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Mitigate the downside risks of corn following corn

Indiana corn growers planted an additional 1.1 million acres of corn in 2007 compared to the previous season, for a total of 6.6 million acres. Essentially all of the additional corn acres came at the expense of a decrease in soybean acres. Consequently, the number of acres planted to second-year corn and/or continuous corn increased markedly. Farmers' planting intentions for 2008 are yet unknown, but the amount of aggressive tillage being conducted in corn stubble fields this fall would suggest that many farmers plan to continue planting corn following corn.

From an agronomic perspective, a continuous corn cropping system is fraught with hazards and typically yields less than corn in a crop rotation system. Most growers understand this. However, some are equally concerned that soybean rust, soybean aphid or other major soybean stresses in coming years may result in unacceptably low soybean yields and/or high production costs.

Consequently, some growers are willing to accept the known risks associated with growing corn following corn in order to avoid the uncertain risks associated with soybean production. While most agronomists certainly do not encourage monoculture of any kind, they can at least offer suggestions for mitigating the downside risks of corn following corn for those growers who feel pressured to do so.

Indiana corn growers planted an additional 1.1 million acres of corn in 2007 compared to the previous season, for a total of 6.6 million acres. Essentially all of the additional corn acres came at the expense of a decrease in soybean acres. Consequently, the number of acres planted to second-year corn and/or continuous corn increased markedly. Farmers' planting intentions for 2008 are yet unknown, but the amount of aggressive tillage being conducted in corn stubble fields this fall would suggest that many farmers plan to continue planting corn following corn.

Most agronomists agree that optimum nitrogen (N) fertilizer rates for corn following corn are higher than for corn following legumes, with estimates ranging from 30 to 50 additional pounds of N required per acre. Coupled with the oft-cited seven to 10% lower yield potential of continuous versus rotation corn, the higher required optimum N rates for continuous corn "adds insult to injury."

Higher levels of corn residue associated with continuous corn cropping systems on poorly drained soils in Indiana can create difficult stand establishment conditions due to slowed warming and drying of the soil. High levels of surface residue often also physically interfere with the furrow opening and closing functions of the corn planter's row units.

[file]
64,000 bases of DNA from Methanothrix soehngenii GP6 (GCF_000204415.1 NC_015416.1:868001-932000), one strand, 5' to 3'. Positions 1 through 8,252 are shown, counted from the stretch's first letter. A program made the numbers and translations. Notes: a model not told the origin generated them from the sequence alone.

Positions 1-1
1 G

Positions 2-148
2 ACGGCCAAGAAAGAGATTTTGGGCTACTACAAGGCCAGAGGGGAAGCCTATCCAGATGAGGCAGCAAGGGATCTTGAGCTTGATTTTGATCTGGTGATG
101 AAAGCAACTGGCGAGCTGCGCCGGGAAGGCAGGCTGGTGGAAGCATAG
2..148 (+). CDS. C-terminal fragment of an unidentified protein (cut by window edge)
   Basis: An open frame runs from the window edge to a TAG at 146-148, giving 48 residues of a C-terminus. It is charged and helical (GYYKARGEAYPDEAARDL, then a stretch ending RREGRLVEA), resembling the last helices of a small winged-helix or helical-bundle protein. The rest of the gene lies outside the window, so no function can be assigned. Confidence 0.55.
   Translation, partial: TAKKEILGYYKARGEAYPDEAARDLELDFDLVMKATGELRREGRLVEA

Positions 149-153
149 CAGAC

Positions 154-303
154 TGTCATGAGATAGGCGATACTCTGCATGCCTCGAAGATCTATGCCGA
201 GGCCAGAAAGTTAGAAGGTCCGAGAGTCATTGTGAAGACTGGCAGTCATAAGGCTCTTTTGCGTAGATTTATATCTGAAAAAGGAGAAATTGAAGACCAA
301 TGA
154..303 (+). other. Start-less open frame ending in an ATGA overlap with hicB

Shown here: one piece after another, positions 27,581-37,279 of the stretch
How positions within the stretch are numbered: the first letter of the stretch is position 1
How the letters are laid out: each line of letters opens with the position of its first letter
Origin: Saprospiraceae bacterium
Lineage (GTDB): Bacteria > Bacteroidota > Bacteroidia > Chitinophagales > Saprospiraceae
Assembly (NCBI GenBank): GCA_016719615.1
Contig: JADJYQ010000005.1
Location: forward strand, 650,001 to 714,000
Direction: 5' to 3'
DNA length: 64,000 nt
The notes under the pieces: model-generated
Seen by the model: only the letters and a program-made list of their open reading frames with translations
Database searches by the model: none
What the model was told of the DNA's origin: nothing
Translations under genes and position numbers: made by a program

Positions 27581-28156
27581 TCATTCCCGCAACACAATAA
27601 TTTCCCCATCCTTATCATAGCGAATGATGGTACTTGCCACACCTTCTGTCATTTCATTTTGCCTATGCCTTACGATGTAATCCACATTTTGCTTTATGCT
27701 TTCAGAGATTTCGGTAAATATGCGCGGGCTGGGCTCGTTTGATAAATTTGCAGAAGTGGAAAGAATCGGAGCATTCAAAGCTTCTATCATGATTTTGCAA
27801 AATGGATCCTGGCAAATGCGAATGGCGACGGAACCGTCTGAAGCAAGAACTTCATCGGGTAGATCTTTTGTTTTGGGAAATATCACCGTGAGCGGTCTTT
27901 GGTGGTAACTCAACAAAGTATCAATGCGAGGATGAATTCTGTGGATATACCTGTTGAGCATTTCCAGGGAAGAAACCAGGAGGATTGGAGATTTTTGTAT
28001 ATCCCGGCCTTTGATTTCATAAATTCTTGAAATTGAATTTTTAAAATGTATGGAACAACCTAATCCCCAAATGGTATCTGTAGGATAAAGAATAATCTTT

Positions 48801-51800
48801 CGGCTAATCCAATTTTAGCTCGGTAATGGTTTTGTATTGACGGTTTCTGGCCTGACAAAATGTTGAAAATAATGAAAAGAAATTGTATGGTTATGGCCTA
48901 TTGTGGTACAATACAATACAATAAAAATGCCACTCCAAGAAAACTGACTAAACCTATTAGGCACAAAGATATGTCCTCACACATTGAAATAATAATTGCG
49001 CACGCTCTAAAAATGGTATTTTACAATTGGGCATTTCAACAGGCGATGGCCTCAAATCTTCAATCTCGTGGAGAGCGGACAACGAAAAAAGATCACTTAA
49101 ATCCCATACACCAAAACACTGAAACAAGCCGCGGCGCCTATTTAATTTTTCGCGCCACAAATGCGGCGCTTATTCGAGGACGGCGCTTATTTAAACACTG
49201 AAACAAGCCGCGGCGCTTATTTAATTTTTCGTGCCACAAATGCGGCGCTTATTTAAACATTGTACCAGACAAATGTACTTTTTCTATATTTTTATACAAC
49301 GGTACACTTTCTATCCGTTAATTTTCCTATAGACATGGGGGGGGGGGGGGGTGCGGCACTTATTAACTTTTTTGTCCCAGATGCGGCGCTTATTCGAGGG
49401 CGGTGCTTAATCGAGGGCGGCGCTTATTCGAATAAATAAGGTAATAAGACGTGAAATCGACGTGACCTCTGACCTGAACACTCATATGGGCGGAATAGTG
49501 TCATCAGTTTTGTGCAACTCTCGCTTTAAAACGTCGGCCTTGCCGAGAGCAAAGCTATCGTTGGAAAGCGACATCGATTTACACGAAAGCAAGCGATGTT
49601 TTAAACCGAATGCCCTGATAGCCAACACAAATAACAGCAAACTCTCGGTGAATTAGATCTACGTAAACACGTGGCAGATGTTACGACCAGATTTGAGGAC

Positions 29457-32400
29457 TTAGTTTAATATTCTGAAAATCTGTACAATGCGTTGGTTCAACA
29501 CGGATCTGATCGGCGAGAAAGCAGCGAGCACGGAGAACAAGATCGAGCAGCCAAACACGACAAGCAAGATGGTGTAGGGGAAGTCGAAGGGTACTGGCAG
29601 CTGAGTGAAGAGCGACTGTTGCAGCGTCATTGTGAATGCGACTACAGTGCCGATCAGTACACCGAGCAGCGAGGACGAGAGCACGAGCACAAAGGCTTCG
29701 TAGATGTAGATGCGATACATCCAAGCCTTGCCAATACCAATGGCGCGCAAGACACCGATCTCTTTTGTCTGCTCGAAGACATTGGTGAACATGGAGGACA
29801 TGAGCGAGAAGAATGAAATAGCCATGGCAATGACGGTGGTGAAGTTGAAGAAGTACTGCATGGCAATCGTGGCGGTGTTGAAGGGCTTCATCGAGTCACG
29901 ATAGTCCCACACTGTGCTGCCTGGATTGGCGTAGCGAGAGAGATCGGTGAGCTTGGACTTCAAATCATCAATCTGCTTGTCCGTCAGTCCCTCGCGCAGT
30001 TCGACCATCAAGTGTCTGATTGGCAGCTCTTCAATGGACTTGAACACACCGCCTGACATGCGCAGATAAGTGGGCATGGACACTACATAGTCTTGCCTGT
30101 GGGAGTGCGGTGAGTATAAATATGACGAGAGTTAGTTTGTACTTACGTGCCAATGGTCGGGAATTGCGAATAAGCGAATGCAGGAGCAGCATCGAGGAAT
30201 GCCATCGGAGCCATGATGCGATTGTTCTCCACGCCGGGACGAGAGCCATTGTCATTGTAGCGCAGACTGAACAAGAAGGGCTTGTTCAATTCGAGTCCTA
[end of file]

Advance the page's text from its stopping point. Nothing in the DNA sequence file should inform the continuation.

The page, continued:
The risk of some corn diseases is greater when corn follows corn, especially when some form of reduced tillage is practiced that leaves greater amounts of non-decomposed, inoculum-bearing residue on the soil surface. Two such diseases that can devastate susceptible hybrids are gray leaf spot and, as some experienced in 2004 and 2005, northern corn leaf blight. Other diseases that may become more prevalent in corn following corn are stalk and ear rots.

The major insect threat to corn following corn in Indiana is the Western corn rootworm. The yield and production cost consequences for corn following corn is particularly meaningful for growers in areas of the state where crop rotation remains a viable control option for this insect pest.

Good hybrids for rotation corn tend to be good hybrids for continuous corn. Therefore, growers should first seek out hybrids that demonstrate consistent high yield performance across multiple environments. Consistent performance across multiple sites is important because multiple sites represent possible weather patterns your farm may experience in the future.

Glyphosate-resistant marestail is widespread in southeast Indiana and southwest Ohio and effective postemergence control of marestail with glyphosate alone in this region is unlikely. In addition, glyphosate-resistant marestail has now been documented in 15 states in the U.S. In 2006 and 2007, we observed frequent giant ragweed and lambsquarter control problems with glyphosate in soybean and corn. Lambsquarter biotypes with elevated tolerance to glyphosate have been reported in Indiana and Ohio.

The decision to switch significant soybean acres to second-year corn acres should be made cautiously with careful attention to both the economics and agronomics of such a choice. While short-term economics may favor second-year corn over soybean production, long-term economics are very much dependent on the economic assumptions made when calculating comparative crop budgets.

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